“Every time we have people visit the island, the first night always includes a stop at The Tremont,” said islander Danielle Dunn, who graces the cover of this issue. “Even if they’re only here a short while, the views, the drinks, the history — it’s a perfect introduction to Galveston.”
2300 Ship’s Mechanic Row, Galveston
No. 6 Old Quarter Acoustic Café
Local and regional musicians seek out this small, unrefined venue to perform in an intimate setting where audience members can sometimes make requests without having to shout. Old Quarter encourages locals to participate with open mic nights. It’s well-known for its annual tribute to singer/songwriter Townes Van Zandt each New Year’s day.
413 20th St., Galveston
No. 7 Boondoggle’s Pizzeria & Pub
This quaint gastropub has been a fixture for Seabrook and League City residents since the establishment opened in 1998. Serving brick-oven pizzas along with a large and ever-changing selection of craft beers, the pub has become a staple local restaurant.
4106 E. NASA Parkway, El Lago
No. 8 Cabo Bar & Grill
Overlooking Clear Lake, this tavern is known for such entertainment as pool and ping-pong, plus open-mic nights and DJ music. The two-level waterside establishment features an upstairs patio and serves award-winning tangy crawfish and satisfying steak night specials. The bar also offers $2 tacos on Friday and Saturday nights.
2513 NASA Road 1, Seabrook
No. 9 Scotty’s Pub on the Bay
This “hybrid” pub is a continuation of the initial Scotty’s at Scarsdale Boulevard. But unlike the original bar, the League City location offers a dance floor inside, pool tables and a spacious outside area for diners. Anyone looking for a vast selection of both domestic and imported craft beers will be pleased. Several classic cocktails and a pub cuisine menu are available.
3202 Marina Bay Drive, League City
No. 10 Cruiser’s Ice House
This stand-alone structure is a haven for bikers, millennials and seniors, too. Leave the city behind and come out on Sundays for a blues jam. Beer, wine and B.Y.O.B. set-ups.
9002 FM 2004, Santa Fe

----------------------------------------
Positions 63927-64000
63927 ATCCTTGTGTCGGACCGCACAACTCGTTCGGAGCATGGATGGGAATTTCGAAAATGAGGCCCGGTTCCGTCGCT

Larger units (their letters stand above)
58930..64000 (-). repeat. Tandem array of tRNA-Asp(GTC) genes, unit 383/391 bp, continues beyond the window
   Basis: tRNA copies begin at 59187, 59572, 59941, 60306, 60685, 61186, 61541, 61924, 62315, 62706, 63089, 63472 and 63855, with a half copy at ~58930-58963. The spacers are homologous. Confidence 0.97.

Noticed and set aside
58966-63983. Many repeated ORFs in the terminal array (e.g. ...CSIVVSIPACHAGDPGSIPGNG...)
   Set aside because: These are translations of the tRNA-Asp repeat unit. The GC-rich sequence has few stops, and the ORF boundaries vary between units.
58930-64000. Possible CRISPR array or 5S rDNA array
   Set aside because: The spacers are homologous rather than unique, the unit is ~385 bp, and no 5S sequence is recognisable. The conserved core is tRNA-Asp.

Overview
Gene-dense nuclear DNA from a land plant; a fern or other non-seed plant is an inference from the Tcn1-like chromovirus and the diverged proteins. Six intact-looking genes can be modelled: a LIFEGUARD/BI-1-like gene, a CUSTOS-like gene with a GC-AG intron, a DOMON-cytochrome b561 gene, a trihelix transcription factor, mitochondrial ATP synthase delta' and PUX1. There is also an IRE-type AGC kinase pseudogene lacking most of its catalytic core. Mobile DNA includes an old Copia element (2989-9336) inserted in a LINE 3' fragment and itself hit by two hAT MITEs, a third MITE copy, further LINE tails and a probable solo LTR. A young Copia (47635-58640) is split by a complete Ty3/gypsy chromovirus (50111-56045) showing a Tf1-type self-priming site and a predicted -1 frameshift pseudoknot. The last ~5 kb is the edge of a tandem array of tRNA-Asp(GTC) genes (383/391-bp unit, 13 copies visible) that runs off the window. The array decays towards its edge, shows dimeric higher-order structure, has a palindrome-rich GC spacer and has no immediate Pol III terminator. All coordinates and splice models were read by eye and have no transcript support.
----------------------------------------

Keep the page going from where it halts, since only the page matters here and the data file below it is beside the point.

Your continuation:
No. 11 Gypsy Joynt
After opening last year, Gypsy Joynt quickly found a caravan of followers. The Weller family is behind the concept, which had been popular in Great Barrington, Mass., and was known for its food emporium and live music. Gypsy Joynt, with a relaxed, Bohemian atmosphere, serves pizza, burgers, salads, sandwiches and more — all with a twist. Locals also are sweet on the desserts.
2711 Market St., Galveston
“Sloppy Nick’s Brooklyn Deli with Boar’s Head meats and burgers, excellent cold and hot sandwiches. The Italian Roast Beef with grilled onions and bell peppers is the best. Side order of garlic Parmesan cheese French fries. Wow.” — Alfio A. Tropea
2800 Marina Bay Drive, League City
No. 13 Tookie’s Seafood
Seabrook has its fair share of fish markets, so much so that the city is known as the “Seafood Capital of Texas.” But seafood restaurants were scarce, leading restaurateurs Barry and Melissa Terrell a few years ago to open this restaurant and local favorite. Tookie’s Seafood serves New Orleans-style grilled oysters, fresh fish, fried Gulf of Mexico seafood, crab cakes, stuffed flounder and more.
1106 Bayport Blvd., Seabrook
No. 14 Café Michael Burger
West End islanders and beachgoers flock here for good burgers and water views. With an ample variety of burgers, plus an eclectic menu of European specials such as wienerschnitzel, jagerschnitzel and bratwurst, Café Michael Burger has been a Galveston hangout for 25 years. Choose from indoor or outdoor dining in a very casual, beachy atmosphere with hand-painted nautical murals covering the walls. Beer and wine available.
11150 FM 3005, Galveston
No. 15 Bayview Duck